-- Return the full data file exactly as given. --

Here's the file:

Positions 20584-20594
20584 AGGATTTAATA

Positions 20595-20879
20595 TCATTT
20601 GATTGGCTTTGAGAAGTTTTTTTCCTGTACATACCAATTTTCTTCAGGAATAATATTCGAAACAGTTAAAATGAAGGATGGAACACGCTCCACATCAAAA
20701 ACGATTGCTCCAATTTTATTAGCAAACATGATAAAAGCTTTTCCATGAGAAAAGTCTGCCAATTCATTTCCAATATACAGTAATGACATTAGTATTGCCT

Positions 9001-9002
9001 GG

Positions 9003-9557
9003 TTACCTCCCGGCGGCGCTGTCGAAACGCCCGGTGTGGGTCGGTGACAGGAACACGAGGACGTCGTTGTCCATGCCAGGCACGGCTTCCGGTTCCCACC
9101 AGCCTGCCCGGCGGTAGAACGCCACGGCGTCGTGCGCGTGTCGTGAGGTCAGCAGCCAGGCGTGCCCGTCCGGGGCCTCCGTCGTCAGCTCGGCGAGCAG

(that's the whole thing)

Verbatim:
Positions 20584-20594
20584 AGGATTTAATA

Positions 20595-20879
20595 TCATTT
20601 GATTGGCTTTGAGAAGTTTTTTTCCTGTACATACCAATTTTCTTCAGGAATAATATTCGAAACAGTTAAAATGAAGGATGGAACACGCTCCACATCAAAA
20701 ACGATTGCTCCAATTTTATTAGCAAACATGATAAAAGCTTTTCCATGAGAAAAGTCTGCCAATTCATTTCCAATATACAGTAATGACATTAGTATTGCCT

Positions 9001-9002
9001 GG

Positions 9003-9557
9003 TTACCTCCCGGCGGCGCTGTCGAAACGCCCGGTGTGGGTCGGTGACAGGAACACGAGGACGTCGTTGTCCATGCCAGGCACGGCTTCCGGTTCCCACC
9101 AGCCTGCCCGGCGGTAGAACGCCACGGCGTCGTGCGCGTGTCGTGAGGTCAGCAGCCAGGCGTGCCCGTCCGGGGCCTCCGTCGTCAGCTCGGCGAGCAG